Here’s a rough-and-ready list/summary of some basic premises and ideas from various branches of biology that are valuable context for understanding evolutionary thought.  If you're comfortable with most of these -- or they fee at least generally familiar -- you should feel confident in diving into evolutionary concepts and arguments.  If they are NOT so familiar, try to do a little background reading -- or at least touch base with me about what to do.  We will talk about some of this stuff in class, but some neeeds to be pre-installed.  It's particularly important that you can navigate basic ideas of Mendelian genetics, DNA structure and function, and cell cycle.nd Mendelian genetics...). Anyhow, read this list and see what needs filling in for you.  NOTE that you should think of this stuff as minimum background; there is more, but, if you find all of these ideas reasonably familiar/comfortable, you should be able to cope....

NOTE that the textbook has chapters that deal with all of this stuff, mostly in more detail than will be necessary for most of our dicussion.

I. CELL and WHOLE-GENOME CONCEPTS AND  MACHINERY:  These terms and definitions should be comfortable:

    - mitosis:  Asexual eukaryotic cell division: involves duplication of chromosomes in conjunction with cell division, without change in genome.

    - meiosis: Cell division that results in formation of gametes: involves reduction in chromosome number (usually by half), with recombination.  One full meiotic cycle results in formation of four (haploid) gametes from one diploid mother cell. 

    - ploidy: Refers to number of homologous chromosomes per cell: haploid = one set, diploid = two. Mammalian gametes are haploid. Polyploid means??

    - prokaryotic/eukaryotic: lacking or possessing membrane organelles (especially a nucleus) within the cell. Prokaryotes are, informally, various (but extremely divergent) groups of bacteria (some prokaryotes are more closely related to you than they are to other prokaryotes...).


    - chromosome: a physically distinct hunk of DNA within a (eukaryotic) cell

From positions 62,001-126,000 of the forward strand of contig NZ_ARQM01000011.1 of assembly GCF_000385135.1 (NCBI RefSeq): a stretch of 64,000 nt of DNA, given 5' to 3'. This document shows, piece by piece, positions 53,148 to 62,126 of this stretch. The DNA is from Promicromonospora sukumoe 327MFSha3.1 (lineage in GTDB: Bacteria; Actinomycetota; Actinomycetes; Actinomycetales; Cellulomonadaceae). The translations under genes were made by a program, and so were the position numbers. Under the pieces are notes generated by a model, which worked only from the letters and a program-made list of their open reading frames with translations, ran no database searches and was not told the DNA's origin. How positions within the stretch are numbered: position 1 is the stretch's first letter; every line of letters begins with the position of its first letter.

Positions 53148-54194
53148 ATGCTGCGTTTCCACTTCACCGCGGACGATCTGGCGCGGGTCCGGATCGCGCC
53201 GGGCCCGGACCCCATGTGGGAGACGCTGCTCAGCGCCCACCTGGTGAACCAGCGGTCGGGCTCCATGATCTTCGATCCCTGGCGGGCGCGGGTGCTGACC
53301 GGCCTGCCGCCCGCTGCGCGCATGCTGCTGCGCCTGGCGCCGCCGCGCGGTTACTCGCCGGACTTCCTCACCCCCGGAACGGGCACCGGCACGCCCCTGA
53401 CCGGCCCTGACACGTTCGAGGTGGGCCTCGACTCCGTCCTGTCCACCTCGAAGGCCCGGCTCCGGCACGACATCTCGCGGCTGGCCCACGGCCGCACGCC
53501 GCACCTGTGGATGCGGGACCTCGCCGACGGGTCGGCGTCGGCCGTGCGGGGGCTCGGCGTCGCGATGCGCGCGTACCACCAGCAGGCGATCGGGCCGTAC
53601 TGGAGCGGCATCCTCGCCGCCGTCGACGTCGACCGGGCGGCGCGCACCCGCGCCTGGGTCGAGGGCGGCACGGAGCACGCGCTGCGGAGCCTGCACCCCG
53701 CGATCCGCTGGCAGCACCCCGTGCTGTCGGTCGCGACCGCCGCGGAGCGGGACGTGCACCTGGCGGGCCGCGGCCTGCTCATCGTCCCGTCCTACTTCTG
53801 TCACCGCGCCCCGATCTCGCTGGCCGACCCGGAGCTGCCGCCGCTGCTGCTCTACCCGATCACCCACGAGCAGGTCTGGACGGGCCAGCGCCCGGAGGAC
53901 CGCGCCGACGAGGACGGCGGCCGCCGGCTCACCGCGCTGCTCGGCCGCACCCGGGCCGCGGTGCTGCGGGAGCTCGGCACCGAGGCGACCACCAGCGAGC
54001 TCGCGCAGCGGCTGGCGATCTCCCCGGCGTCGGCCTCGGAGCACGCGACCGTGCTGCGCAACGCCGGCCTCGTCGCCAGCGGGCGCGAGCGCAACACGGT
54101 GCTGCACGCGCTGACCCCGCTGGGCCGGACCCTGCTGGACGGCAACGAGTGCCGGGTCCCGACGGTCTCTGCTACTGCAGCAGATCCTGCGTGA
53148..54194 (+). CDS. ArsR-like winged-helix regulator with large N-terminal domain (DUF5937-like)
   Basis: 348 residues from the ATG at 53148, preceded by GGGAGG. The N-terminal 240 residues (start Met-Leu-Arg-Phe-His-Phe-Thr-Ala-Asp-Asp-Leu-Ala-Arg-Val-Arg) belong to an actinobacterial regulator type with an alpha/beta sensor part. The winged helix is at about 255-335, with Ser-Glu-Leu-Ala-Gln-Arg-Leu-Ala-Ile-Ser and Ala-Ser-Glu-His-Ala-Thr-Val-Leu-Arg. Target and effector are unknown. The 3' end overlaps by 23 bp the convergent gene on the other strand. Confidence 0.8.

- gene: crudely, a section of DNA within a chromosome (or microsatellite or whatever) that carries the coding for a product that can, under right conditions be expressed. Different versions of the same gene within a population are alleles.  There might be many alleles of a single gene in a population; your genome can include, at most, two.

    - codon, nucleic acid, base pair, RNA, amino acid (and relationships between)

    - gene expression (transcription and translation) (genes are transcribed to homologous RNA sequences, which are used/translated in the synthesis of corresponding amino acids into proteins(you can review with this Wikipedia article)

    - mutation broadly speaking any change in DNA/gene; more narrowly, a point mutation is a replacement of one base/unit of DNA by another during replication (mitosis or meiosis).

    - genome (and its relation ship to phenotype).

    - inheritance/heritability


    - gene pool is to genome as population is to individual (sort of)

    - population: aggregate/collection of individuals living in some arbitrarily bounded time and space such that there's a realistic  chance of any two individuals in the population of having a common descendant in not-distant generation. Begs the question of defining an individual (think about it).

    - relationship between reproduction/fertility rates and population growth.  What's exponential growth mean?

    - Does asexual/clonal 'reproduction' produce new individuals?

    - adaptation and niche: Sort of intuitive, but there are some problems with informal/popular notions of these terms: we'll talk about them a bit.